HBCU SUIT: The remedy for the “dual and segregated education system” maintained by Maryland’s state colleges and universities will be decided by a federal judge after attorneys for the state and a group representing four historically black institutions gave their closing arguments Thursday in a lawsuit that began in 2006, reports Heather Cobun of the Daily Record.

HOUGH OBSERVES TRUMP: While the world waited to see if there would be a tweet, Frederick County state Sen. Michael Hough had a front-row seat to President Donald Trump’s reactions as the testimony of former FBI Director James Comey to the Senate Intelligence Committee wrapped up on Thursday.  Hough is a policy adviser at the Faith & Freedom Coalition, a conservative nonprofit in Washington that was hosting the president as the keynote speaker of their annual convention on Thursday, writes Danielle Gaines in the Frederick News Post.

Gov. Larry Hogan endorses Del. Christian Miele for Senate. Campaign photo

MIELE TO CHALLENGE KLAUSMEIER: Josh Kurtz of Maryland Matters writes that setting up one of the marquee state Senate contests of the 2018 election cycle, Del. Christian Miele (R) announced Thursday night that he will challenge Sen. Kathy Klausmeier (D) for the eastern Baltimore County seat she has held since 2003. With Gov. Larry Hogan (R) in attendance at a Knights of Columbus hall in Nottingham, Miele implored supporters to help him get to the Senate to boost Hogan’s agenda.

GOP’s HEALTH CARE ACT: In a commentary for Maryland Matters, Leni Preston and Jeananne Sciabarra of Consumer Health First write that like many Marylanders, we are angry and dismayed that “leaders” in Washington, D.C., are intentionally undermining our health care system for political gain. In the Trump administration’s proposed budget and the Republicans’ American Health Care Act, we see a health care catastrophe in the making, with the most vulnerable people in the nation and in Maryland at highest risk of suffering the most.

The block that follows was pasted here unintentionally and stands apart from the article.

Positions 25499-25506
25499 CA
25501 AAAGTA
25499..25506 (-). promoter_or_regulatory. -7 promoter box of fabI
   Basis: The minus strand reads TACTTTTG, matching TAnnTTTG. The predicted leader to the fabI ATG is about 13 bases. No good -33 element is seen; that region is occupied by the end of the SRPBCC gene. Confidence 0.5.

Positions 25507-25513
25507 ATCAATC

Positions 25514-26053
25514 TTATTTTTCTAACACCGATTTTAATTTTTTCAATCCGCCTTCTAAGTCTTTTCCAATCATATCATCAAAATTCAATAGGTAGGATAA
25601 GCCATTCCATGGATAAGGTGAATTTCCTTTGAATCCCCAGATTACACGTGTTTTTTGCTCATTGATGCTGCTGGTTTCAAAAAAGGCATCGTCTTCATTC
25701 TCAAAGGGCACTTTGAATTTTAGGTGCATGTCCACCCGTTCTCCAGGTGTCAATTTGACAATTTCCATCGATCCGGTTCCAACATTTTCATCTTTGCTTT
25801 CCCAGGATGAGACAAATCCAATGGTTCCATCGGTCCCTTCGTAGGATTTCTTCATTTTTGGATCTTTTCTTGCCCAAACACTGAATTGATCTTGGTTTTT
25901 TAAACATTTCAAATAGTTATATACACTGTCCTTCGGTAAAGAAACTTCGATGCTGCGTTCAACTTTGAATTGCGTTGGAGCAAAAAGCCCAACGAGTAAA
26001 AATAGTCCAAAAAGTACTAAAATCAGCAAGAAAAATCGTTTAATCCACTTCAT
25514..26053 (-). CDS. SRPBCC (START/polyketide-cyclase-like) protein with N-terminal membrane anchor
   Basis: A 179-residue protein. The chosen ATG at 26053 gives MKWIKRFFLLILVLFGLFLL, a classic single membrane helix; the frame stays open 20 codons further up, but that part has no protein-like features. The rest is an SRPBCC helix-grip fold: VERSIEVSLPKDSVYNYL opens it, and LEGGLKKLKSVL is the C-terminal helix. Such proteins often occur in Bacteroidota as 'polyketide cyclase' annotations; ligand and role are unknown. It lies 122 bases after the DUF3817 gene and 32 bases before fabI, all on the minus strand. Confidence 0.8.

BERLINER ANNOUNCES MO CO EXEC RUN: Characterizing himself as “both progressive and pragmatic,” three-term Montgomery County Council member Roger Berliner on Wednesday night formally announced his candidacy for county executive, becoming the third member of the current council seeking the post in the June 2018 Democratic primary, Louis Peck writes in Bethesda Magazine.

CITY REACHES SCHOOL FUNDING DEAL: The Sun’s Ian Duncan reports that as hundreds of Baltimore students, teachers and activists gathered for a hearing on closing the school funding gap, the City Council’s budget committee chairman had some news to share: A deal was done. The council and Mayor Catherine Pugh had agreed to send more money to public schools and after-school programs, Councilman Eric Costello announced. The deal gave the City Council and the audience at the Baltimore War Memorial late Wednesday much of what they have pushed for.

PG SCHOOL BOARD CONTROVERSY: Donna St. George and Arelis Hernández of the Post write that four Prince George’s County  school board members have urged the top leader of their school system to apologize publicly for his administration’s efforts to stop two students from speaking at one graduation and bar a school board member from the stage at another.